Chained For Seeking Refuge at A Port in the Storm, by Roberta Monokroussos

Star-spangled banner
denies asylum-seekers’ 
entry to its ports
Lady Liberty laments
human rights viewed as a crime

A woman’s heart breaks
children’s endless howling tears
followed by deep grief
Country’s acute injury
Does it need dialysis?


Suffer Our Children in Days of Pain, by Roberta Monokroussos

there is enough sorrow and pain to go around
you’d wonder why we want to dole it out to our
babies, infants, toddlers and children whose
only “crime” is seeking asylum

How do any of us sleep with the sound
of their crying in our ears
Watch the Rio Grande fill up with tears
Flight from credible fears
will not cease or decrease

We still serve as a beacon on a hill
Current heinous acts will not cause
a big enough chill
to lock our border pretending we seek order
assigning numbers forgetting names

Lady Liberty stands in our great port
trying ever so hard to sort
out the meaningless acts
and discordant facts
of the nation of immigrants

Asking for the Moon, by Roberta Monokroussos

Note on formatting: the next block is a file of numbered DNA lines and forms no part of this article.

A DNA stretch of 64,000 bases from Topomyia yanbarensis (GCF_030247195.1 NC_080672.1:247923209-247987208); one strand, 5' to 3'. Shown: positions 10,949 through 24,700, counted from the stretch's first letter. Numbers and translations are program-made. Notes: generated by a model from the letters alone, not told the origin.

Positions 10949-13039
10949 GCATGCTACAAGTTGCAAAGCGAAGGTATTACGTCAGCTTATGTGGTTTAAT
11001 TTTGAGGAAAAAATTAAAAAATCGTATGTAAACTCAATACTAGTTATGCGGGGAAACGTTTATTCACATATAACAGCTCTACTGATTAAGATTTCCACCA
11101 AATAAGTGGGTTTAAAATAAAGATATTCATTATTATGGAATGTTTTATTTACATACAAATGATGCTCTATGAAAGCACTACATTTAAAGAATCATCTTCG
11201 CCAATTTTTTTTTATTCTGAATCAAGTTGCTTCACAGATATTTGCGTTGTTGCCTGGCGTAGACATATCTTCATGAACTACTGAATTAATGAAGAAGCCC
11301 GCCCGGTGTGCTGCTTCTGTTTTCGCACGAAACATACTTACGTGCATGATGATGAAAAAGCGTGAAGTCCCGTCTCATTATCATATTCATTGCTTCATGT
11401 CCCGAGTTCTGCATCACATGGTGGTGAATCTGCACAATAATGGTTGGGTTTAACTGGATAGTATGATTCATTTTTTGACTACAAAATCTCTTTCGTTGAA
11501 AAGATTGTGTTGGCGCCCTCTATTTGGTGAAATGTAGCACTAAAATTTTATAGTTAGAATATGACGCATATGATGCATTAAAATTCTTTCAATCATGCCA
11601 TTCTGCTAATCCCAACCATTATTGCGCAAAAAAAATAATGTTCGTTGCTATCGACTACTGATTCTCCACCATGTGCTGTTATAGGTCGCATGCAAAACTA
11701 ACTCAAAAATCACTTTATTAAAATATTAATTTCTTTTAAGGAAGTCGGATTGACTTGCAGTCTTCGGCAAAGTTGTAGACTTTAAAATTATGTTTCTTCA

My children and I wake up hungry at the border
So many people congregate in anxious disorder
We fled from our country to seek asylum
Our lives were in jeopardy; I am glum

I journeyed no food or money
clutched my children one by the hand
my baby in my arms afraid
for our safety, tired and hungry

Honduras in extreme poverty
the homeless street kids everywhere
join gangs—the Maras—no escape
no opportunity no safety

We have escaped from the violence
Some boys and men climb the fence
Persecuted by gangs without defense
we seek a “credible fear” interview
Hoping for humanitarian common sense

The border is closed this Sunday afternoon
Hope we shall find asylum very soon
We looked through the border fence
Hoping for humanitarian common sense.
The sun sets as we ask for the moon

Burdened, by Roberta Monokroussos

when your conscience is laden with guilt
as most of our consciences must be
do we get active politically
do we revise our budgets wisely
do we look at the people and say, “hello
how are you today”? before we go
before we go on our merry way–
off to our errands–not thinking how
we can make amends
do we do this everyday as we take note
of all those who die by famine and draught
of all those who died by genocide
and all the blood needlessly spilt
o our consciences are burdened–no doubt
by skeletons not yet dead and children’s eyes
seeming to pop out of their head
pity all our consciences so burdened with guilt